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Gov. Perry Launches Largest Hurricane Exercise in State History

Location: Austin, TX

Gov. Perry Launches Largest Hurricane Exercise in State History

Announces 2-1-1 Phone Lines Open to Help Coastal Texans Evacuate

As Texas kicked off a four-day hurricane preparedness exercise, Gov. Rick Perry announced today that the state's 2-1-1 service has been expanded to allow Texans who cannot evacuate themselves to register for transportation assistance should their community be ordered to evacuate.

"Texans who have no means of transportation or those who will require special assistance during an evacuation can now dial 2-1-1 to make arrangements in advance," Perry said. "Our 2-1-1 operators have been specially trained and are ready to assist those who need to arrange for transportation to get to safety when a storm threatens the Texas coast."

Coastal Texans who will require transportation assistance during an evacuation are urged to call 2-1-1 as soon as possible to relay their special transportation needs, and not wait until a storm is approaching the coast. By registering in advance, state and local officials will be better able to coordinate transportation needs.

Perry made the announcement as the state initiated its largest ever hurricane preparedness exercise designed to test state, local and federal officials' readiness to respond to a catastrophic hurricane; to practice new concepts in evacuation and sheltering; and to apply lessons learned from Hurricanes Rita and Katrina. Emergency responders will exercise preparations for a category five storm, with a strength and path that would require an evacuation from surge zones along the entire Texas coast, making landfall on Friday morning.

"For seven months, we have worked diligently to learn from the challenges of last year's hurricanes, and we have made remarkable progress in our preparedness," Perry said. "With systems to better assist Texans with special needs, new traffic management and fuel plans, and private sectors partners to oversee the distribution of food, water, ice and fuel, I believe Texas is a model in preparedness for other states."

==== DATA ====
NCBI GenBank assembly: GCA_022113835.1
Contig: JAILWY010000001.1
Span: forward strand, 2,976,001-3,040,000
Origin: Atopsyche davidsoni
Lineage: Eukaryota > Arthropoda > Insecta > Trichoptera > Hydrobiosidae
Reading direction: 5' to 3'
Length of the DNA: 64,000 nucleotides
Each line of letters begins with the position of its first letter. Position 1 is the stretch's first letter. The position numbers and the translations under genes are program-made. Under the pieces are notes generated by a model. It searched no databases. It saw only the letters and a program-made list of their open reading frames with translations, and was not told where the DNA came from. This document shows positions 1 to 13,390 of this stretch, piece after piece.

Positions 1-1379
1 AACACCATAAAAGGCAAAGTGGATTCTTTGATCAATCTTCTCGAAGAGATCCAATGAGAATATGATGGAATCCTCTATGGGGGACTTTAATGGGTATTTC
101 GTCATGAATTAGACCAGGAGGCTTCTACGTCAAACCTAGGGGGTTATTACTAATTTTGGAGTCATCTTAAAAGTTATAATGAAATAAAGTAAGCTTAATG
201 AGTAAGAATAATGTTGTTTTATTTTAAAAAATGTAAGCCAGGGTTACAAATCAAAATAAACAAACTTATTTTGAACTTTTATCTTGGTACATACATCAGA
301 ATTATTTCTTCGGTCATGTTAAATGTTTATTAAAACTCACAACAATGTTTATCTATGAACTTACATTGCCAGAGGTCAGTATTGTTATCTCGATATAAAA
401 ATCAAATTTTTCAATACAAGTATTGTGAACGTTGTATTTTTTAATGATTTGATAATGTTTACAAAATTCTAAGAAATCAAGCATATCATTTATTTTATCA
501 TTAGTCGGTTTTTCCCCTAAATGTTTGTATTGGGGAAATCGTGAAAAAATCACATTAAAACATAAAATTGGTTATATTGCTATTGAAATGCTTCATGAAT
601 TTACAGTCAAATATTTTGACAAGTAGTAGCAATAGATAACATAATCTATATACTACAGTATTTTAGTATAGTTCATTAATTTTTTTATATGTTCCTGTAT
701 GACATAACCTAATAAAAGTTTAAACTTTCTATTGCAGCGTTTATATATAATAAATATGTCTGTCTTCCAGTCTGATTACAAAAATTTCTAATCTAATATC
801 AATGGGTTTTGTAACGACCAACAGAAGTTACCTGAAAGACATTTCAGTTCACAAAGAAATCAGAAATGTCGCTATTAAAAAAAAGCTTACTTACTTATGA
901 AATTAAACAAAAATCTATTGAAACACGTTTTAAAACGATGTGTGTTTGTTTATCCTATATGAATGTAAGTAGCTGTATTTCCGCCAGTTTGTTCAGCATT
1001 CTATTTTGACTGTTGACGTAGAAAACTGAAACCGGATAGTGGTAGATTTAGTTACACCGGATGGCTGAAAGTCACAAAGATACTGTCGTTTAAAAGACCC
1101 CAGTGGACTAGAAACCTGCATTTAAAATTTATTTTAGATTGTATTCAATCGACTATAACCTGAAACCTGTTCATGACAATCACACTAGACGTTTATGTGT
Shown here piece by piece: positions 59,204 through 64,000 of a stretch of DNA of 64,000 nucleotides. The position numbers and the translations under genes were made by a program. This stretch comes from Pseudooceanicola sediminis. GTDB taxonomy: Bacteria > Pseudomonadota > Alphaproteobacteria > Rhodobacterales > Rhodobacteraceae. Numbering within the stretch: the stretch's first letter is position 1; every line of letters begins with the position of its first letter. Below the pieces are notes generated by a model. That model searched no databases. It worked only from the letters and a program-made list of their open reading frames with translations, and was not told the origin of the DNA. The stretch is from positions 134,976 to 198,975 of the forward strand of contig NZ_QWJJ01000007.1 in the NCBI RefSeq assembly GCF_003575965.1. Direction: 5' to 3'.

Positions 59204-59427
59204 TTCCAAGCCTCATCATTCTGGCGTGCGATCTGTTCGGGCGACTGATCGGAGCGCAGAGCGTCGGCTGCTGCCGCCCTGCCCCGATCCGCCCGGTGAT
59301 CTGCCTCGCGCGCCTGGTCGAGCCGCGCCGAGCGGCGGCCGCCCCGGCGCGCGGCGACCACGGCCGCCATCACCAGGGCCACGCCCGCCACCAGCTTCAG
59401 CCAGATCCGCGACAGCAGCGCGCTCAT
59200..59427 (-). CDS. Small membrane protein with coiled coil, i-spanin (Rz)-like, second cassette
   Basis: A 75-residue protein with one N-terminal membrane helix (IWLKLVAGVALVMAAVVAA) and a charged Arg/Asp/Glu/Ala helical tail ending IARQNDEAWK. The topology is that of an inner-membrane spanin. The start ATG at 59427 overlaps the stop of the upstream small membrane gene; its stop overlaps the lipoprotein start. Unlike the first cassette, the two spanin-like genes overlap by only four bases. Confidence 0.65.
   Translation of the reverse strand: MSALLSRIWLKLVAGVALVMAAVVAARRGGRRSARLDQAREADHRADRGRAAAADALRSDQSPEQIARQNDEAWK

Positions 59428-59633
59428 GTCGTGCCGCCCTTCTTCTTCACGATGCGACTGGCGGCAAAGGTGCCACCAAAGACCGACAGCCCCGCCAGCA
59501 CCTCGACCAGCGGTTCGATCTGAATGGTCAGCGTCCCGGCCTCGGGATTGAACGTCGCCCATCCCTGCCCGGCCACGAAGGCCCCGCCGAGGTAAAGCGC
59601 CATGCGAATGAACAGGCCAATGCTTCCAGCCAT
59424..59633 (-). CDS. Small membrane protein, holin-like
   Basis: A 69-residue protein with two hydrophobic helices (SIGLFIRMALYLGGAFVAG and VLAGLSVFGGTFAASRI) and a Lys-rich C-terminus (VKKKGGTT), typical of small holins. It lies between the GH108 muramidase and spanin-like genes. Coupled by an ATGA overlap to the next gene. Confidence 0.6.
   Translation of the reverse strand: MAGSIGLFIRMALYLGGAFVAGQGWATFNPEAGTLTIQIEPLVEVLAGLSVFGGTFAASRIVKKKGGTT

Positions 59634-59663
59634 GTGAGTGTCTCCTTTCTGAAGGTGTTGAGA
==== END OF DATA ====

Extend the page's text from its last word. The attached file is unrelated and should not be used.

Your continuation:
Perry added that the exercise will help the state identify other issues that may need to be resolved before the hurricane season begins June 1.

The exercise, which runs through Friday, will focus on six areas - command, control, and communications; evacuation of people with special needs; fuel availability; traffic management and contra-flow; sheltering; and public awareness.

During the exercise, the State Operations Center (SOC) will be fully activated and serve as the central point of coordination for regions throughout Texas. Members of the state's Emergency Management Council, which includes representatives of 30 state agencies, will staff the SOC. About 100 cities and counties will be involved in the exercise, engaging an estimated 3,000 members of the emergency response community and private sector partners.

Officials in each of the five hurricane evacuation areas will practice the response activities required to evacuate surge zones, and officials in sheltering jurisdictions across the state will simulate preparations for the sheltering of evacuees, including those with special needs. The Department of Public Safety (DPS) and the Texas Department of Transportation (TxDOT) will conduct all operations necessary to implement contraflow on evacuation routes, but will not actually impede traffic as part of the exercise.

Local officials will also be asked to establish alternate communications within their regions, in preparation for the anticipated loss of telephone communications in hurricane strike zones. The newly-established fuel team in the SOC, which will coordinate fuel supply and distribution along evacuation routes, will also be activated in the exercise.

In the wake of Hurricane Rita, Perry appointed a task force to hold hearings across the state and recommend ways to improve future hurricane evacuations and preparedness. In March, Perry issued an executive order that implements most of the task force recommendations and directs an annual statewide hurricane exercise. Hurricane season starts June 1 and lasts through November 30.

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